Editorial: At last, a smart move from House Republicans

Staff Writer
Mount Shasta Herald

On Wednesday the GOP-led House voted 285-144, with all but 33 Republicans on board, to extend the debt ceiling another three months without spending concessions, postponing their confrontation with a president itching for a fight to May. They've wised up.

It buys time for House Republicans to try to reclaim the momentum lost from President Barack Obama's re-election and inauguration and come up with a more winning strategy to coax some desperately needed spending discipline out of Democrats. You had to figure that the rational Republicans would prevail, though they will forgive those Americans who wondered if they were a suicidal lot, willing to toss in the towel on the 2014 midterm elections right now.

Indeed, risking default and the full faith and credit of the United States, another recession and the ire of unpaid Social Security recipients and soldiers, to give themselves political leverage in a budget battle was the very definition of a self-defeating situation, for which Republicans would have taken the brunt of the blame. They pushed the envelope on that last summer, earning Uncle Sam a credit rating downgrade from Standard & Poor's and nearly a 6 percent drop in the Dow Jones in a single day.

Business leaders and the Wall Street Journal editorial page alike recognized the folly of repeating that mistake, urging the GOP to come to its senses, in some cases even encouraging Congress to get rid of its uncommon debt ceiling provision altogether. It only provided the ammunition for Obama to go on the offensive and paint the party as a bunch of blackmailing extremists, as he did earlier this month in saying "they will not collect a ransom in exchange for not crashing the American economy."

In short, the nation has an obligation to pay its bills. It is neither fiscally responsible nor fiscally conservative to suggest otherwise. The American people recognized that, and finally, so did Capitol Hill Republicans.

Oh, Republicans are not wrong to be alarmed by a $16.4 trillion debt, particulary its growth as a percentage of GDP. Nor are they wrong to call out Senate Democrats for not passing a formal budget for three consecutive years, which is both unprecedented and practically scandalous in its dereliction of duty. Indeed, one part of this debt ceiling extension bill would withhold lawmaker paychecks if there's no budget adopted by April 15, which may not be constitutional but is bound to be popular.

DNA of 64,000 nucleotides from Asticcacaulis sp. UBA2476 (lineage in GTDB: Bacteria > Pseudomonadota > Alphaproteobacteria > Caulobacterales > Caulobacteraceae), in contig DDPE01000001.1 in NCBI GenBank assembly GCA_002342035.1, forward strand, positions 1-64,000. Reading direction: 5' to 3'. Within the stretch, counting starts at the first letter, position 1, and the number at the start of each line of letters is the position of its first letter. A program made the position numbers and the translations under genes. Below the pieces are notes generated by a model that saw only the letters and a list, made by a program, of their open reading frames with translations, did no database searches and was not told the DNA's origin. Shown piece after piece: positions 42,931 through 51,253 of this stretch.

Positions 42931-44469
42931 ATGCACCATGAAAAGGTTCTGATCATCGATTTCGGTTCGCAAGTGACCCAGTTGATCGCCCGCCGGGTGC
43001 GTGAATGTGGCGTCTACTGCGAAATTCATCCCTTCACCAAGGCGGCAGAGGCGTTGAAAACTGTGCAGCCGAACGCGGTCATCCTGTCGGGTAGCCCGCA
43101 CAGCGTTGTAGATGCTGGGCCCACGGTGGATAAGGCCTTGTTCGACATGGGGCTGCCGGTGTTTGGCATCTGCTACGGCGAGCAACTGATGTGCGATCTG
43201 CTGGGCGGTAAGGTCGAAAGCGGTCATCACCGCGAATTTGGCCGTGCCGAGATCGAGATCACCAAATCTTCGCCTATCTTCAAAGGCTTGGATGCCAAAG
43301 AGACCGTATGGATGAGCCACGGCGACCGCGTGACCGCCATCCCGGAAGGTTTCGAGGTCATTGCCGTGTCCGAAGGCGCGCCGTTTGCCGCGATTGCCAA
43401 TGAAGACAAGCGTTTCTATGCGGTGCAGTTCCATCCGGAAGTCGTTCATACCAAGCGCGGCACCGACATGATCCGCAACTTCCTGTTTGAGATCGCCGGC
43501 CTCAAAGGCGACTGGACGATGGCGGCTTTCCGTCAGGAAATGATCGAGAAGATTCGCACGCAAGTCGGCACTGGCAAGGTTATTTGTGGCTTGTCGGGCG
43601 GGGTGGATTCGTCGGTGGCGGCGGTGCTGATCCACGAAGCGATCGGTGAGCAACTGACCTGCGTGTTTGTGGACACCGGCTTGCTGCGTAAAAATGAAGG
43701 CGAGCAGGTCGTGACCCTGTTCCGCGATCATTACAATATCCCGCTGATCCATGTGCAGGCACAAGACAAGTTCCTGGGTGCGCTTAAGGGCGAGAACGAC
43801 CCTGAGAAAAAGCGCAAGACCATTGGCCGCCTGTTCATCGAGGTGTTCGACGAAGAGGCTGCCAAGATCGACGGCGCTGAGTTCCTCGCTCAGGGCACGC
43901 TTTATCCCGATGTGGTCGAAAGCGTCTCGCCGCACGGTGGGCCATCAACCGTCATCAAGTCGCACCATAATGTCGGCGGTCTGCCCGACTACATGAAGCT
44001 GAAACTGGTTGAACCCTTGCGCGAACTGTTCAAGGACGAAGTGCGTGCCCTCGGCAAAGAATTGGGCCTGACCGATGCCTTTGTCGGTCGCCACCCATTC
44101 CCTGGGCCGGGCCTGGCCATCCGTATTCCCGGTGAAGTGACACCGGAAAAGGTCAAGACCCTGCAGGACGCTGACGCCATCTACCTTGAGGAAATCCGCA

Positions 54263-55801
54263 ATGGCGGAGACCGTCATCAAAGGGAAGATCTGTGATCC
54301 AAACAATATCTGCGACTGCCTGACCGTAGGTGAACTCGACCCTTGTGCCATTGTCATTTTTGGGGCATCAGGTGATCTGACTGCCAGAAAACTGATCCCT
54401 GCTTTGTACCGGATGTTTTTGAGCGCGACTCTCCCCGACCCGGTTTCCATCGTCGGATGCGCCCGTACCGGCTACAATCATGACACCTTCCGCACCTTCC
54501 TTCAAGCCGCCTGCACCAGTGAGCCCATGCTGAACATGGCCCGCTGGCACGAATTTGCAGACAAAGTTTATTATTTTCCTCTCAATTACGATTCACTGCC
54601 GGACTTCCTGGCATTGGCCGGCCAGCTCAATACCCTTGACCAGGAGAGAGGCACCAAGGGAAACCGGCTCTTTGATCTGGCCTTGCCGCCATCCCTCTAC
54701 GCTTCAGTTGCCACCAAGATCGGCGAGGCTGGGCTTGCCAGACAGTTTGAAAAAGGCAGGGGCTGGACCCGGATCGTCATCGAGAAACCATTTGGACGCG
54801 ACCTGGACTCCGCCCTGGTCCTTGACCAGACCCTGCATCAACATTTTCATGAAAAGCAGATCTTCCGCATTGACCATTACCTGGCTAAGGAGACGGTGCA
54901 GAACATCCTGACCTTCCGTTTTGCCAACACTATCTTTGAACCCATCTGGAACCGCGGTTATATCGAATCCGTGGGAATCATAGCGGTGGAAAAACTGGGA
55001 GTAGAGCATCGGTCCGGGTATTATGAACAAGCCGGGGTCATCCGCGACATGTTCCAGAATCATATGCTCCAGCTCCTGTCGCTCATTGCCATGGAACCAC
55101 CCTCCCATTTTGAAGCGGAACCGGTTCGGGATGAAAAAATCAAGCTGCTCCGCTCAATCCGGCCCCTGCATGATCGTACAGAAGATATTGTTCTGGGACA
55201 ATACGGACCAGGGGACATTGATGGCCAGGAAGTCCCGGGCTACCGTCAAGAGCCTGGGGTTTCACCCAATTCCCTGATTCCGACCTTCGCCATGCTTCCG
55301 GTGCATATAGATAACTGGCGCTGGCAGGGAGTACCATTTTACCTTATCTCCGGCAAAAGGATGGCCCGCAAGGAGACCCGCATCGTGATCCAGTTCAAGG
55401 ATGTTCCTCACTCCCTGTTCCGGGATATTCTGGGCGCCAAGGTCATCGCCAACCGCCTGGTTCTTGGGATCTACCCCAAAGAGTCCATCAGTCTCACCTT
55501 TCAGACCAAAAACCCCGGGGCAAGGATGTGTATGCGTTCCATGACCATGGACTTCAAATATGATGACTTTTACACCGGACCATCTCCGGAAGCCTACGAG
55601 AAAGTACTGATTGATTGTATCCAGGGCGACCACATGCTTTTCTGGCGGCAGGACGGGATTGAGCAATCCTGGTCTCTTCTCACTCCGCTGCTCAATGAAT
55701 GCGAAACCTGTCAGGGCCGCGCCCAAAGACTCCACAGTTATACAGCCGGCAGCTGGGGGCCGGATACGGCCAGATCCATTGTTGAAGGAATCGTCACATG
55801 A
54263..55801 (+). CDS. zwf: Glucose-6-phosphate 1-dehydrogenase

Ultimately there are just better ways, better tools, for the GOP to get its message across than messing with the debt ceiling, which has been raised more than 90 times since 1940 - 18 times under Ronald Reagan, seven times under George W. Bush, with only President Harry Truman not going along - with nary a peep of protest from them. Until recently it had never been tied, like a millstone, to budget deliberations. That said, Republicans are not the only hypocrites here. In fact Obama, as a U.S. senator in 2006, joined every other Democrat in that chamber in voting no on what he now proposes, saying at the time that "the fact that we are here today to debate raising America's debt limit is a sign of leadership failure." What's he see when he looks in the mirror now?

Ultimately, the Democrats' advocacy for unchecked spending is not fiscally responsible, either. Obama is being contradictory and disingenuous when he says, as he did in his inaugural address, that "we must make the hard choices to reduce the cost of health care and the size of our deficit. But we reject the belief that America must choose between caring for the generation that built this country and investing in the generation that will build its future."

In fact governing is all about choosing. The president also sets up a false dichotomy in arguing that the only way to address the deficits is to effectively kill the likes of Social Security, Medicare and Medicaid. To the contrary, reining in the excessive red ink, even if it means tightening some belts in the present, is the best way to ensure those programs will still be around for the long term. From this vantage the White House would be far savvier to take this weapon out of the Republican arsenal by proposing spending cuts of its own. To leave that duty to some other president and administration down the road, which is what Obama seems to be proposing ... well, that's not leadership.

By the same token, House Republicans serious about sparing future generations should remove the words "debt ceiling" from their vocabularies once and for all and act quickly instead to pass bills that attempt to do what they talk about - reduce spending, going not just after the Democrats' pet programs but their own, defense among them. That would put pressure on the Senate and ostensibly force its members, specifically in its Democratic majority, to defend their ongoing disregard for their own children and grandchildren.

Wednesday's House vote doesn't actually buy anyone three months, of course, with budget confrontations and deadlines in March over automatic cuts to defense and discretionary domestic programs and a halt to continued financing of government operations. Wouldn't it be something if all involved came down with a sudden bout of maturity and fiscal sanity? Don't hold your breath.

Journal Star of Peoria, Ill.